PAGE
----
I got dreadfully blurry curtain call photos (the result of being surreptitious and flash-less,) but I did get them:
Paul Groves is serious

The Placido wave!

Everyone roared Bravaaaaaaa


  1. Thank you very much for the enlightening review! Interesting that the 1781 version should have been used, in which, as you say, Gluck revised the part of Orestes for tenor; I had assumed (wrongly) that Domingo would simply have been singing another baritone role. By the sound of it, though, the opera was sung in French rather than German, so I wonder whether the performance used a mixture of Paris (1779) and Vienna (1781).

    I have long been keen to hear Strauss's version (Weimar, 1889), which involved some rewriting. No such luck yet though...

  2. I'm wildly jealous right now: I love this opera! I've got a recording of Graham, Hampson and Groves in Salzburg from a few years back; it makes me wildly happy. The ending between the siblings sounds different, but very plausible. How I wish I could see this performance! Alas, I can't even watch it at the theatre. :/

  3. i cried when i was watching DOmingo´s Simon Boccanegra.
    This performance seems great, it is credible that Iphigenie is angry that her mother was killed by Oreste,but she forgives because he is her only family member left. i am looking forward to seeing it in the cinema.
    have you already seen Nixon in China?

  4. @Mark Berry Thank you so much! I too had presumed that Domingo would sing Oreste as a baritone, but no. According to the program note, this version used the Vienna revisions to the parts of Oreste and Thoas, but it was sung in French. Is either Strauss or Gluck due for an anniversary which could serve as an excuse for the 1889 version? I didn't know such a thing existed, but my curiosity is piqued!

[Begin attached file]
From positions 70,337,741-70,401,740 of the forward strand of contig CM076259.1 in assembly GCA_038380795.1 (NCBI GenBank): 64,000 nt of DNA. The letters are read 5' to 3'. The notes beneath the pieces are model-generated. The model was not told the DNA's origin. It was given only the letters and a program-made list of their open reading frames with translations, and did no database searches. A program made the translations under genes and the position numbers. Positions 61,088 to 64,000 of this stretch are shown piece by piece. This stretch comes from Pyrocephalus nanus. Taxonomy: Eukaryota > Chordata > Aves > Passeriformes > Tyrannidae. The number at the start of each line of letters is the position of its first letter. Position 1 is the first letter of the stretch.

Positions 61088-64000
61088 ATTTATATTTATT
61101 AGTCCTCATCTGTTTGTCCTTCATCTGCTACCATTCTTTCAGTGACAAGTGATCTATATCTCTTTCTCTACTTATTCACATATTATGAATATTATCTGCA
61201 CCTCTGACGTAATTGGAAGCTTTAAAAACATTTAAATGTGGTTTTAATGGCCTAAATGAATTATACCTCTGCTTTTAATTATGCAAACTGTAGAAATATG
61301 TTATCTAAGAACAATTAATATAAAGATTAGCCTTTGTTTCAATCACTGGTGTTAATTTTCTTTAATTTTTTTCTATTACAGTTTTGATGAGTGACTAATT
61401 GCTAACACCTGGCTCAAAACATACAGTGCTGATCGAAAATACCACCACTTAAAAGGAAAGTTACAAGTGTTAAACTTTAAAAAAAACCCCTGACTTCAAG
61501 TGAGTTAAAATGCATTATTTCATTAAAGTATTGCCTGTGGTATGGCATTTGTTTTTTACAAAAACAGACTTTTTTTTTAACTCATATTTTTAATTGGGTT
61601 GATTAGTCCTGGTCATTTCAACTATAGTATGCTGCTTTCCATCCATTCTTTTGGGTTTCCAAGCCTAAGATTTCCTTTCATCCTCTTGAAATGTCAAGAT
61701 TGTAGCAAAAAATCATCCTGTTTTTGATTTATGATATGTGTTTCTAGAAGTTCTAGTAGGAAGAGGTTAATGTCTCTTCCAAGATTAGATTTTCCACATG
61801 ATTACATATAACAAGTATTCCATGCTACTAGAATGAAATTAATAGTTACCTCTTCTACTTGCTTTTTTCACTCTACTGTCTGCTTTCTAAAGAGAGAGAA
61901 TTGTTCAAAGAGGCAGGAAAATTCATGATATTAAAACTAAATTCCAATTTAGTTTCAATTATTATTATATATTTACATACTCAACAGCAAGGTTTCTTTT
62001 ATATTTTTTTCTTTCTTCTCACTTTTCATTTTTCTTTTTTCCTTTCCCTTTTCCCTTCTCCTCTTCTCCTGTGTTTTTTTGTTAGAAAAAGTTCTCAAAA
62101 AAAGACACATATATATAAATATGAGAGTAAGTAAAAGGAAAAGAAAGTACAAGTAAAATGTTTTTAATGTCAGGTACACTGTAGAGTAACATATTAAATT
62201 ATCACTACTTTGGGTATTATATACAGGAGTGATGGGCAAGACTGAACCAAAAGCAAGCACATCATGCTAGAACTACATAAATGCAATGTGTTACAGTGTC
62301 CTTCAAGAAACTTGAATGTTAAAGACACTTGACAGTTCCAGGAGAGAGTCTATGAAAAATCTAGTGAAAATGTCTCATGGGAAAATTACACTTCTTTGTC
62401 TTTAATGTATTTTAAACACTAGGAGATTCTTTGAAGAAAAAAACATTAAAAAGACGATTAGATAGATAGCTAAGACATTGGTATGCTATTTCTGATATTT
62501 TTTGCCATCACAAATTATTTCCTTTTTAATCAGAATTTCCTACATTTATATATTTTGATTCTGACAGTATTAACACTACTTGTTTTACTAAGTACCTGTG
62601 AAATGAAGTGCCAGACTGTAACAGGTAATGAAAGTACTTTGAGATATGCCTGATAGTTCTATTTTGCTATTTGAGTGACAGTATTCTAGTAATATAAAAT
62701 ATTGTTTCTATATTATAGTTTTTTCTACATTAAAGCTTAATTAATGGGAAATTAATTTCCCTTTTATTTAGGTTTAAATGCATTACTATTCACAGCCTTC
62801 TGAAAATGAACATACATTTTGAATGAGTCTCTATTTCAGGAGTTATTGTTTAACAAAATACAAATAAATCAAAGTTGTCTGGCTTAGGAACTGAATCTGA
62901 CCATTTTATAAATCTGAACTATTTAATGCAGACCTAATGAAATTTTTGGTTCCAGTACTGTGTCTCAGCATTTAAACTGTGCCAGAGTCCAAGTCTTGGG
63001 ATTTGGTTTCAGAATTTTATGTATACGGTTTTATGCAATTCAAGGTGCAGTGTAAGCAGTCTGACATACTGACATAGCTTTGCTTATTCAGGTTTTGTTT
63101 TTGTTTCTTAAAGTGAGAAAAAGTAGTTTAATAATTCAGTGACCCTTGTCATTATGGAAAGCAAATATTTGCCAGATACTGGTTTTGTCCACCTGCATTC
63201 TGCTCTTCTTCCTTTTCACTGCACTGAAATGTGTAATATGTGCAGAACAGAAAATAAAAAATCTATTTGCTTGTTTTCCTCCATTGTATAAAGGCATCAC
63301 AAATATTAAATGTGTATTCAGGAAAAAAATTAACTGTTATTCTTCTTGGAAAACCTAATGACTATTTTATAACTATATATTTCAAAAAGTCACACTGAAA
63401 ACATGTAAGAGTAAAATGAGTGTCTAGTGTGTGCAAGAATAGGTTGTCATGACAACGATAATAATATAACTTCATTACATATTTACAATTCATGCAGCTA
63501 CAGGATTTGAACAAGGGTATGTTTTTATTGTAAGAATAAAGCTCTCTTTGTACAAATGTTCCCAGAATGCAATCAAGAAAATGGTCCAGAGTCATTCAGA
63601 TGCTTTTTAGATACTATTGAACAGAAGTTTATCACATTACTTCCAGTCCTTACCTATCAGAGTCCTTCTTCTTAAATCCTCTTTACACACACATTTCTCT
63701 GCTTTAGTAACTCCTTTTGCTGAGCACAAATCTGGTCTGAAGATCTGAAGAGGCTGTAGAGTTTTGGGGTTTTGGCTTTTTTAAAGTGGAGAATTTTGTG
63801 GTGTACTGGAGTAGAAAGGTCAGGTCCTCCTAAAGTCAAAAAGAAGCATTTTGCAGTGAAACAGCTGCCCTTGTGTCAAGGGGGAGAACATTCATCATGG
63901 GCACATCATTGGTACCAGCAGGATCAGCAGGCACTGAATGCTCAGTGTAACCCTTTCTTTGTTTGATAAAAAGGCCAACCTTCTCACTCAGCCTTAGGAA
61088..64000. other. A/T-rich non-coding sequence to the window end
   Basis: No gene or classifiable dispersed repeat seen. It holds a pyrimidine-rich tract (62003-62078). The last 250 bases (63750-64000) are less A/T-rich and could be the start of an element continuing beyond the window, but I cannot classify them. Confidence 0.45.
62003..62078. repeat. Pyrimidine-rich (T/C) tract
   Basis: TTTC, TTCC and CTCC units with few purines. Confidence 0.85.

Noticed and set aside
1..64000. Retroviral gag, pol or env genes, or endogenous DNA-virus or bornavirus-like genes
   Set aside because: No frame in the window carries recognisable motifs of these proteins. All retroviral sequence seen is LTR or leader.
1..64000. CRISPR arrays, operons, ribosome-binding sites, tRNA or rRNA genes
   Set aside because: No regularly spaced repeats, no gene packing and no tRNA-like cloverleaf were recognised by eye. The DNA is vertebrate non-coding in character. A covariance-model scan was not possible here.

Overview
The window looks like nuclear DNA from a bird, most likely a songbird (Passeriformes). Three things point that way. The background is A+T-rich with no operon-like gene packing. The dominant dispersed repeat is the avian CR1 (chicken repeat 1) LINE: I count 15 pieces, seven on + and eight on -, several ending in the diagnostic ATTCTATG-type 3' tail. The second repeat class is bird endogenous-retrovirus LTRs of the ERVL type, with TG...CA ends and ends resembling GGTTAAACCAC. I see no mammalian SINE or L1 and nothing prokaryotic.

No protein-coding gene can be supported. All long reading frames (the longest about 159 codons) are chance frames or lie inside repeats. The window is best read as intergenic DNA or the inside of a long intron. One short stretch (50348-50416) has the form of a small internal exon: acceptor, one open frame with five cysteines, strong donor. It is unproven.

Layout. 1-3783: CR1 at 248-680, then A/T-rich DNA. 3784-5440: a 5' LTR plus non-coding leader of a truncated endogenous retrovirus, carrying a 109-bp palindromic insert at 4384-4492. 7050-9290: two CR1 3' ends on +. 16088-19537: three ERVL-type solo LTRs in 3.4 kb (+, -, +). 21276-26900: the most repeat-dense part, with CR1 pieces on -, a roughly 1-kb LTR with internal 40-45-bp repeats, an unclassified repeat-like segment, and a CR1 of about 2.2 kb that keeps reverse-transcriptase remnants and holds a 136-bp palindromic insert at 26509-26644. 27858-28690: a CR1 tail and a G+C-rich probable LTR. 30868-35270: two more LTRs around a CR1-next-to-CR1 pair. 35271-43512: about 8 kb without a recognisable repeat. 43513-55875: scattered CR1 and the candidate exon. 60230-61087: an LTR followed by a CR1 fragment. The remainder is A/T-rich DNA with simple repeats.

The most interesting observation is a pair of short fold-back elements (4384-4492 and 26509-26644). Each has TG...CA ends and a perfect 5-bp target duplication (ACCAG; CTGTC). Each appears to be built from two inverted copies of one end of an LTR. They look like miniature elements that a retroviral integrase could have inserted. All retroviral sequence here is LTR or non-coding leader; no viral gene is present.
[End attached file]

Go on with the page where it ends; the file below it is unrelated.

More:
@Christie Oh, alas! Your recording sounds like quality stuff, though; I'll have to look it up. The operas and recordings which make one "wildly happy" are a very special category. :)

    @asperias That level of emotional immediacy is one of the things which makes Domingo very special, I think. The ending was indeed powerful, and Graham was astonishing. I suspect that conducting could elevate it still further, but it should still be quite the experience I'm glad they've chosen to put it on the HD roster. I haven't seen Nixon yet, but I do plan to.

  5. I actually get to see it now: Luxembourg gets the Met broadcasts in its big movie theatre. I shrieked very loudly when I saw it advertised. So excited!

  6. @Christie Excellent! Happy news indeed!

  7. if you want to hear again nixon in china, it is probably still on the web of france musique for relistening:-)
    today i will go to see Iphigenie to the cinema:-)